The state rail authority, tentatively bowing to demands of the northern San Joaquin Valley, now intends to link Merced to the initial operating segment of the California bullet train, a decision that could add more than $1 billion to that phase of the cash-strapped project.
The decision, unveiled at a board meeting Thursday, was part of 22 pages of revisions to the agency's draft 2016 business plan. The changes follow extensive criticism and comment about the draft plan, released in February, by legislators, regional officials and independent experts.
The board put off approval of the business plan until next week.
The revisions attempt to address a host of concerns, including a lack of specificity about how the state would bridge a $43.5-billion gap in funding the $64-billion project and about the ultimate plan to connect the rail to end points in San Diego and Sacramento.
The rail authority staff did not find any major new sources of funding but examined more closely how it might tap into private investments and additional federal funding.
The business plan lays out a strategy for building an initial operating segment by 2025 that would run from San Jose to the Central Valley for $20.5 billion. That segment potentially could be funded from existing federal grants, greenhouse gas fees and bonds approved by voters in 2008.
Potential political, legal and economic risks could undermine each of those pools of money, though the rail authority's business plan revisions take a positive view.
"There is now a clear path forward for funding the initial operating line from the Silicon Valley to the Central Valley with public funds that have been committed by the Legislature and the federal government," the plan says.
It is a significant departure from an earlier strategy to build an initial line from Burbank to the Central Valley by 2022 for $31 billion. Although Southern California will not be part of the initial system, the state rail authority agreed to invest $2 billion in passenger rail improvements, but the source of that funding is also uncertain.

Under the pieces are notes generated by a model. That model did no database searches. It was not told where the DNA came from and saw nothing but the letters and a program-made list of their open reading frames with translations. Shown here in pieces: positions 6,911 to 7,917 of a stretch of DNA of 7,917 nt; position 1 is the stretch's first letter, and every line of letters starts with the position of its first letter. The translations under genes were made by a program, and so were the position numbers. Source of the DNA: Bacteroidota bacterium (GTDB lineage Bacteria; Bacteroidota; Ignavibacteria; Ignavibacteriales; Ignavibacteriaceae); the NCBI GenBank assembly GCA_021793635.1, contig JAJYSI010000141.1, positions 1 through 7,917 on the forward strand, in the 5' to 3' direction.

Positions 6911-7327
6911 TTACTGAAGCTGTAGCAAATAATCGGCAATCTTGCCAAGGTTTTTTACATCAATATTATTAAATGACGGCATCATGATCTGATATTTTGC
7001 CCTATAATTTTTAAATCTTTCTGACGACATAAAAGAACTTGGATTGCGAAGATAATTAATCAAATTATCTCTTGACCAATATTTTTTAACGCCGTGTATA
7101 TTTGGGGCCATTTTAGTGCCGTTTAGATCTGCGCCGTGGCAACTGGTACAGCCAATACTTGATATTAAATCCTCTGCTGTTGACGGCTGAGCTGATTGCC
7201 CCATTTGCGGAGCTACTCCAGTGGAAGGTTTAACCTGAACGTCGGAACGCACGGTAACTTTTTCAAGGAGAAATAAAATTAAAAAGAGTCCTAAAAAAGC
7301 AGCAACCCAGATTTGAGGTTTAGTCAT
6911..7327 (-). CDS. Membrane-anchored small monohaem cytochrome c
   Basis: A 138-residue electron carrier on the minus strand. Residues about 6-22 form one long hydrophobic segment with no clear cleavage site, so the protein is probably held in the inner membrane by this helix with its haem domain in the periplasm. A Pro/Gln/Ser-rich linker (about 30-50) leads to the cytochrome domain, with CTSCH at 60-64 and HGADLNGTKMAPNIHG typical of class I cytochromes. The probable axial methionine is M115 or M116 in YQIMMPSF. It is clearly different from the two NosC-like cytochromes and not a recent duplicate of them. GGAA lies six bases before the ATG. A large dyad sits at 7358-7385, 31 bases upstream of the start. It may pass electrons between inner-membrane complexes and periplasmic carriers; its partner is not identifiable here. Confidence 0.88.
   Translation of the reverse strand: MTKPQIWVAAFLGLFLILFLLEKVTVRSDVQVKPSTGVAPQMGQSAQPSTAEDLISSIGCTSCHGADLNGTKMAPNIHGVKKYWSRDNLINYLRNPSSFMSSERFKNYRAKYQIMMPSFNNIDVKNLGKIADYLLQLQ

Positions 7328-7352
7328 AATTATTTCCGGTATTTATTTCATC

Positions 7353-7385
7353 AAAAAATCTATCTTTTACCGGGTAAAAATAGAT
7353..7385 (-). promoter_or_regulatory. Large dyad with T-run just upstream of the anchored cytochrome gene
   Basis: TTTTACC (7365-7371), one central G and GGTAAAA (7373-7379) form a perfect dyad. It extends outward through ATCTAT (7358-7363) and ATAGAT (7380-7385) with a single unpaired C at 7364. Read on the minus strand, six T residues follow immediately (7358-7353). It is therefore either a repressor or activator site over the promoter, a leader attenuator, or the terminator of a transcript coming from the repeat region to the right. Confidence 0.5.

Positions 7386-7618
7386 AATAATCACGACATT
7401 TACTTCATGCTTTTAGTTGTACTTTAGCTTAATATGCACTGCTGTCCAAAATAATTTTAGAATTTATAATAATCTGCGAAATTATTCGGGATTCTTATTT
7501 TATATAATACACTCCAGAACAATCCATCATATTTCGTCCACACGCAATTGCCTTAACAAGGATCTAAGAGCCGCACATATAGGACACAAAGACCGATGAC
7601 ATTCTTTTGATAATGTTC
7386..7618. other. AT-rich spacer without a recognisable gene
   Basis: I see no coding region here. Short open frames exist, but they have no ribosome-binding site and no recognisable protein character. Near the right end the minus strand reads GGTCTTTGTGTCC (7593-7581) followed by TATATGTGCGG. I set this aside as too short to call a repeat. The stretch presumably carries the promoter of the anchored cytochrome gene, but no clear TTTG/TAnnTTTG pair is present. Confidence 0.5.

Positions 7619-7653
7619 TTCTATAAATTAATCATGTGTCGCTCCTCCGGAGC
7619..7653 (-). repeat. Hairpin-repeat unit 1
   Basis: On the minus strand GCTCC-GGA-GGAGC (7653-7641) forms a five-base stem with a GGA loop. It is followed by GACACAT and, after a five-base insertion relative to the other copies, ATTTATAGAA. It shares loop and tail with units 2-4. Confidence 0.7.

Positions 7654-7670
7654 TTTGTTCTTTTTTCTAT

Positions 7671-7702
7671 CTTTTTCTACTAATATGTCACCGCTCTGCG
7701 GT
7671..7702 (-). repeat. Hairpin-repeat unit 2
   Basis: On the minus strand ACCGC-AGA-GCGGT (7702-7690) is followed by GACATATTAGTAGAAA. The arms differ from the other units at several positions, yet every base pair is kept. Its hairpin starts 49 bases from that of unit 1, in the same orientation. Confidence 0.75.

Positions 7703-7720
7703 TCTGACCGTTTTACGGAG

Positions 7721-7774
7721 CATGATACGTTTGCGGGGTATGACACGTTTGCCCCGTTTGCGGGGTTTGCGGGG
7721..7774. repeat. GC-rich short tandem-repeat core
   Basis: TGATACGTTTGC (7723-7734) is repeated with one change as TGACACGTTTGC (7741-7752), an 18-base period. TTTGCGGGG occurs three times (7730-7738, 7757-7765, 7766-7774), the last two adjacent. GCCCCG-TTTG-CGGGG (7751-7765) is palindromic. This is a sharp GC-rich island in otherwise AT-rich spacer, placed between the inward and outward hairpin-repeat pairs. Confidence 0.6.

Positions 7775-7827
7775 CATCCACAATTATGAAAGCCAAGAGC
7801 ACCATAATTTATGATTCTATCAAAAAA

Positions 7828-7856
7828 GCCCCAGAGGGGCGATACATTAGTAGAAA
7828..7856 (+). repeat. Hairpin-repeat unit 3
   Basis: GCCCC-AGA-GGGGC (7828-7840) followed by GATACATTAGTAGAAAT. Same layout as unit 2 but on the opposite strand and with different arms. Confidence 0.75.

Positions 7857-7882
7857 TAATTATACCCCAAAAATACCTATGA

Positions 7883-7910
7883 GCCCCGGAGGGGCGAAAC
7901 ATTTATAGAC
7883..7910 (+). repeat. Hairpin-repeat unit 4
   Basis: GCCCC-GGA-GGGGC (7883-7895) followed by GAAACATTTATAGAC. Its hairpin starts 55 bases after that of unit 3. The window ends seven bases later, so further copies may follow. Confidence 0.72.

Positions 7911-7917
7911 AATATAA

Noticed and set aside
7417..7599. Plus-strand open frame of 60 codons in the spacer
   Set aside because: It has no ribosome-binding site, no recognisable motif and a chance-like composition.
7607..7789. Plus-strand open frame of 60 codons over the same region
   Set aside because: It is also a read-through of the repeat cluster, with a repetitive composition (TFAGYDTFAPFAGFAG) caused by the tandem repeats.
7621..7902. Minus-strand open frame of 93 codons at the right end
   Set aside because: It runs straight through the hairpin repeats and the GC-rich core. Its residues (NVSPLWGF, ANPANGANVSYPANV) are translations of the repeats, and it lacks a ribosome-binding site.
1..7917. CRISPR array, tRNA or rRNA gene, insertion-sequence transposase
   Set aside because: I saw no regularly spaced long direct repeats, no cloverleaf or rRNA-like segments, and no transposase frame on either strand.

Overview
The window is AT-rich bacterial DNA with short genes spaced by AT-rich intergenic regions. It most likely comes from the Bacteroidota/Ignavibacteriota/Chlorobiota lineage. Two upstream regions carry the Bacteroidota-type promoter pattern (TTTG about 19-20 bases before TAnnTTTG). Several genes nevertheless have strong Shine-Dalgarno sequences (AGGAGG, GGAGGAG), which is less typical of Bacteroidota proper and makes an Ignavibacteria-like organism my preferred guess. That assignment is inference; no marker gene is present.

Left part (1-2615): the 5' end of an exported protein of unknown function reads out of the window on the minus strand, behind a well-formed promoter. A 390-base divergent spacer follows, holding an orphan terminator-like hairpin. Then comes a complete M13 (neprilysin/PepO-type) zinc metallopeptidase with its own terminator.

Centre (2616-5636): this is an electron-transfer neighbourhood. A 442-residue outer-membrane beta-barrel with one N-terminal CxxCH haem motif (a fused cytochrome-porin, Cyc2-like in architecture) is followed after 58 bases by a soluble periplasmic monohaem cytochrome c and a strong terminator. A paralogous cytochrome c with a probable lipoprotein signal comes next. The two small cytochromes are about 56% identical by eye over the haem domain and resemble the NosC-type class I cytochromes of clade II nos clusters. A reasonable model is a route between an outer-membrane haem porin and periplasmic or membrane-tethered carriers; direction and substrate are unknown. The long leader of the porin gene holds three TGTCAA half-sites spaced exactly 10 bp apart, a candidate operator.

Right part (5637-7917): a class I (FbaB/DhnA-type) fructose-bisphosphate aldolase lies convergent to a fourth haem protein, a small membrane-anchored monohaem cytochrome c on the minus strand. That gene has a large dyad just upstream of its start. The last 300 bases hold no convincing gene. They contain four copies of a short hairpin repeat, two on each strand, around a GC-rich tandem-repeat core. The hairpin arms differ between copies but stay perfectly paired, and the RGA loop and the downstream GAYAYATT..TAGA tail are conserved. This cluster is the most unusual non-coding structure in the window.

After it released its initial plan and proposed to build first in northern California, cities, counties and the regional authority in the northern San Joaquin Valley strongly objected to being left out of the initial operating segment. The train route would go from San Jose to Gilroy and then east to Chowchilla, passing about 20 miles south of Merced on its way to Fresno.
Now, the rail authority staff proposes building a single track to Merced that would eventually be part of a later route to Sacramento. The rail authority did not disclose a cost for those new miles of track or for building a station in Merced, explaining that it would strive "to identify cost savings" to pay for the additional work.
A technical backup document that provides detailed cost estimates for the project indicates that 20 miles of track would cost $1 billion and a large crossover structure, known in railroading as WYE, would cost an additional $1.2 billion. Some portion of that structure would be required with or without the Merced stub.
The additional track would not add to the final cost of the San Francisco to Anaheim system, rail authority spokeswoman Lisa Marie Alley said.
Officials and private individuals from across California attended the meeting in San Jose to offer comments.
Stanislaus County Supervisor Vito Chelsea said the new plan would get his support.
Bakersfield planning director Jacqui Kitchen expressed concern that the initial operating segment would not reach her city, though the rail authority is trying to find $2.9 billion to extend the line from a farm field north of Shafter to the city.
Citizen groups from San Jose said the existing plan for the rail would further decades of damage to their neighborhoods from transportation projects.
Several UC Merced students praised the project, particularly the plan to include Merced.
A Bay Area watchdog group said the state is making a grave error in planning for the initial segment, arguing that the authority would do better to build a line from Fresno to San Jose by going north through the Altamont Pass. The existing plan runs a high risk of "disastrously low ridership," the group said.
Under the 2008 bond act, the rail authority must give the business plan to the Legislature by May 1.